Setting out, as we do, on a fresh drivetrain, the 2,000-mile trip seemed like a fine place to evaluate the merits of a new chain lube. I think, generally, the trip lived up to expectations. We rode for twenty-eight straight, back-to-back days in a coastal climate. The route had plenty of sand, fog, and salty sea air, and not too much in the way of drenching rain. It also featured endless short, steep climbs which, on a fully-loaded touring bike, guaranteed that the chain led about as stressful a life as a road-bike chain will experience.
To spoil all narrative suspense: this stuff is fantastic.
The thing I look for most in a lube is durability; the more miles I can ride between reapplications the happier I am. This is doubly, or perhaps 2.5 times, as important to me when I'm touring and have other things on my mind. I also prefer that my lubricants not leave a lot of build up on my running gear, as a trapping a bunch of grit against the moving parts of the drivetrain seems to defeat the purpose to me. The Dumonde excelled in both categories.
In terms of durability, I was regularly clocking 300+ miles between applications. Dumonde advises that one "Re-apply Dumonde Tech G-10 Bio-Green only when you begin to hear your chain; sound, not appearance or time, is the best indicator of when the chain needs a reapplication of G-10 Bio-Green." About halfway though the tour, I thought I might be able to harvest a blog post from my endeavors, so I put the sound thing to the test. That time, there were 733 miles between the applications. But I'm not abusive to my gear, so I stuck to reapplying somewhere between 300 and 400 miles, regardless of sound. I'm quite happy with that.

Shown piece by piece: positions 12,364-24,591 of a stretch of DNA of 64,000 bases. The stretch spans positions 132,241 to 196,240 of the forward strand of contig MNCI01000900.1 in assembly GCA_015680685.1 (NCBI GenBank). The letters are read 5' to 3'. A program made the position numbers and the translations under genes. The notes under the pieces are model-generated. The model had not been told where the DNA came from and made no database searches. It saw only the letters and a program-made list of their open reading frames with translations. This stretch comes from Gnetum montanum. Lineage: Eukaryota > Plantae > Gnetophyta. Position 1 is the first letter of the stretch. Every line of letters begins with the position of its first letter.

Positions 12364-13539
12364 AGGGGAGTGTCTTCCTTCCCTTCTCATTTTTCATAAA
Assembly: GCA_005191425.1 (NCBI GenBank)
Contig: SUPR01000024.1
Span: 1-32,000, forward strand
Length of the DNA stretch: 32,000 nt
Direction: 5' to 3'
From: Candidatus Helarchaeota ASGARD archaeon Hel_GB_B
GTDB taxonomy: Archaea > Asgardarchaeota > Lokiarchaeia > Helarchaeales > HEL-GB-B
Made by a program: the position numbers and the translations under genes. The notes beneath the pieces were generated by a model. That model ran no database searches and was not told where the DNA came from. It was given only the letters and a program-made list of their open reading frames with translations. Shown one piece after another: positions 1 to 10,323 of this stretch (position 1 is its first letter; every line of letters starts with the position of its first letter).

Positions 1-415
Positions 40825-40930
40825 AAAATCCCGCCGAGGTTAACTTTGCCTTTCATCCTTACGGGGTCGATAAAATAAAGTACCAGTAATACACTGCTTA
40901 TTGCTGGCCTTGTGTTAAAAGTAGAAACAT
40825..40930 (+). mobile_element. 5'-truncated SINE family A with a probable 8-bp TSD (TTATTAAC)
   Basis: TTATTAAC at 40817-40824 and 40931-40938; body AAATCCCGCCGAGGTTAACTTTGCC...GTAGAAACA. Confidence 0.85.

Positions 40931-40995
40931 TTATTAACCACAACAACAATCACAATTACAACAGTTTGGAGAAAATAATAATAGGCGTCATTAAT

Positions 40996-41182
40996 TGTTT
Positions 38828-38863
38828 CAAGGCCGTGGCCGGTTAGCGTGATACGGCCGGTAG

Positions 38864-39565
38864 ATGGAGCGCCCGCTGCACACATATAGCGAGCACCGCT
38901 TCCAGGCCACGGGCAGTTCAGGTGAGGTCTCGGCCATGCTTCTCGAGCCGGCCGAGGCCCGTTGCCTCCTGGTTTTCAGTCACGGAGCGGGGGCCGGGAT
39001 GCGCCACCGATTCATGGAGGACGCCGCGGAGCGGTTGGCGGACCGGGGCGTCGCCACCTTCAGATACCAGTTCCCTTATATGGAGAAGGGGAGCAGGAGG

In terms of cleanliness, the Dumonde kept things fairly tidy. There was no thick black gunk clogging my pulleys or flaking off of my chainrings. Granted, the chain wasn't particularly sparkling, but I can't see caring about that. That's the sign of a bike that rules the garage--I always prefer my gear to bear some marks of exertion. Aside from the condition of the drivetrain, though, was the ease with which I could reverse it. After getting back to my shop, I took a toothbrush and some dishwashing soap to the cassette and had it sparkling inside of five minutes. Compared to the usual routine of degreasers and mineral spirits and soaking and scrubbing, cleaning the Dumonde-treated equipment was a revelation.
At the end of the tour, the chain was worn exactly as much as I expect a chain to wear after 2,000 miles under Clydesdale with a touring load. No more and no less, which is about all I expect from a lube. Taking the soap-and-water cleaning routine and the long reapplication interval, I'm perfectly comfortable recommending Dumonde G-10 to others. So go ahead, give it a shot.
- There are, of course, some ancillary issues that bear comment. The biggest, perhaps, is that "G-10 Bio-Green" designation. This is Dumonde's contribution to the steadily-growing tide of "green," "natural," and/or "biodegradeable" lubricants and solvents in the cycling world. I'm a tree-hugger, sure, but I don't really care about this. First, the Dumonde formula is totally proprietary, so there's no way to evaluate how green it actually is. It still carries a hell of a poison warning on it, so it's not like you're buying something that's as natural as pouring olive oil on your chain. Secondly, I already do all of my commuting and a lot of my general errand running by bicycle instead of car or bus. I therefore resent the attempt to make me guilty or anxious about the four ounces of oil it take me per year to accomplish those tasks.
- Around the internet, the traditional Dumonde lubes have something of a reputation for terrible smells. The G-10 formulation gets somewhat more favorable reviews, but I would not recommend using it as cologne. Nevertheless, why are you sniffing your chain? Why would that factor into any evaluation of mechanical equipment?
- Dumonde recommends completely stripping down and cleaning your drive train before the first application of any of their lubes. If you're used to just running chains fresh from their boxes, this is an important step to be aware of.